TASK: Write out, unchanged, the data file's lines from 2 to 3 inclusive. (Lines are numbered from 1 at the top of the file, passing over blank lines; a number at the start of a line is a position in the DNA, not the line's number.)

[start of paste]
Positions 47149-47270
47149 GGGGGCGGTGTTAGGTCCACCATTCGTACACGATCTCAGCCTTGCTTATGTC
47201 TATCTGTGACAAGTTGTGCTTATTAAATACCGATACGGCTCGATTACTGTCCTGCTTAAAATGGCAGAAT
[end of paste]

47149 GGGGGCGGTGTTAGGTCCACCATTCGTACACGATCTCAGCCTTGCTTATGTC
47201 TATCTGTGACAAGTTGTGCTTATTAAATACCGATACGGCTCGATTACTGTCCTGCTTAAAATGGCAGAAT